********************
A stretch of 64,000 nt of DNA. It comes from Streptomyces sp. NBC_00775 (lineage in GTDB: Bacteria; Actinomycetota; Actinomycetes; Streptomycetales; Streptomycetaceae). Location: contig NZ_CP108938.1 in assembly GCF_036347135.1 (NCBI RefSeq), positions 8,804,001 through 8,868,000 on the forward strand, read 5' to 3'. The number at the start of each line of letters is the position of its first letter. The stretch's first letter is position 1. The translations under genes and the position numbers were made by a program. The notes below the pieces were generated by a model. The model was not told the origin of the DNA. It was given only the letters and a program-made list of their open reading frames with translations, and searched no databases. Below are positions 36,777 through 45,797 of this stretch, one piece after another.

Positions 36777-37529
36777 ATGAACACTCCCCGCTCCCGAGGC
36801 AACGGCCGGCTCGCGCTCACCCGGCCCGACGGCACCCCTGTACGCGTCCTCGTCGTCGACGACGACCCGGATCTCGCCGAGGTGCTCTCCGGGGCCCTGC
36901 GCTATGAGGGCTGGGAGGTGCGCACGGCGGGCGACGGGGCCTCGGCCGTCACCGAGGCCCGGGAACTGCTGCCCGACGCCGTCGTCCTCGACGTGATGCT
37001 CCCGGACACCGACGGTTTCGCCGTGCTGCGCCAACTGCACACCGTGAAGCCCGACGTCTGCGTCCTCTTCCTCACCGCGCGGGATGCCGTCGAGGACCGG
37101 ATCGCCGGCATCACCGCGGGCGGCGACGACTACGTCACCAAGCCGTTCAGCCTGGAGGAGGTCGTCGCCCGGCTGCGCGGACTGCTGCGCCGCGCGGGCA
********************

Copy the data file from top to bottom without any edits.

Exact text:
A stretch of 64,000 nt of DNA. It comes from Streptomyces sp. NBC_00775 (lineage in GTDB: Bacteria; Actinomycetota; Actinomycetes; Streptomycetales; Streptomycetaceae). Location: contig NZ_CP108938.1 in assembly GCF_036347135.1 (NCBI RefSeq), positions 8,804,001 through 8,868,000 on the forward strand, read 5' to 3'. The number at the start of each line of letters is the position of its first letter. The stretch's first letter is position 1. The translations under genes and the position numbers were made by a program. The notes below the pieces were generated by a model. The model was not told the origin of the DNA. It was given only the letters and a program-made list of their open reading frames with translations, and searched no databases. Below are positions 36,777 through 45,797 of this stretch, one piece after another.

Positions 36777-37529
36777 ATGAACACTCCCCGCTCCCGAGGC
36801 AACGGCCGGCTCGCGCTCACCCGGCCCGACGGCACCCCTGTACGCGTCCTCGTCGTCGACGACGACCCGGATCTCGCCGAGGTGCTCTCCGGGGCCCTGC
36901 GCTATGAGGGCTGGGAGGTGCGCACGGCGGGCGACGGGGCCTCGGCCGTCACCGAGGCCCGGGAACTGCTGCCCGACGCCGTCGTCCTCGACGTGATGCT
37001 CCCGGACACCGACGGTTTCGCCGTGCTGCGCCAACTGCACACCGTGAAGCCCGACGTCTGCGTCCTCTTCCTCACCGCGCGGGATGCCGTCGAGGACCGG
37101 ATCGCCGGCATCACCGCGGGCGGCGACGACTACGTCACCAAGCCGTTCAGCCTGGAGGAGGTCGTCGCCCGGCTGCGCGGACTGCTGCGCCGCGCGGGCA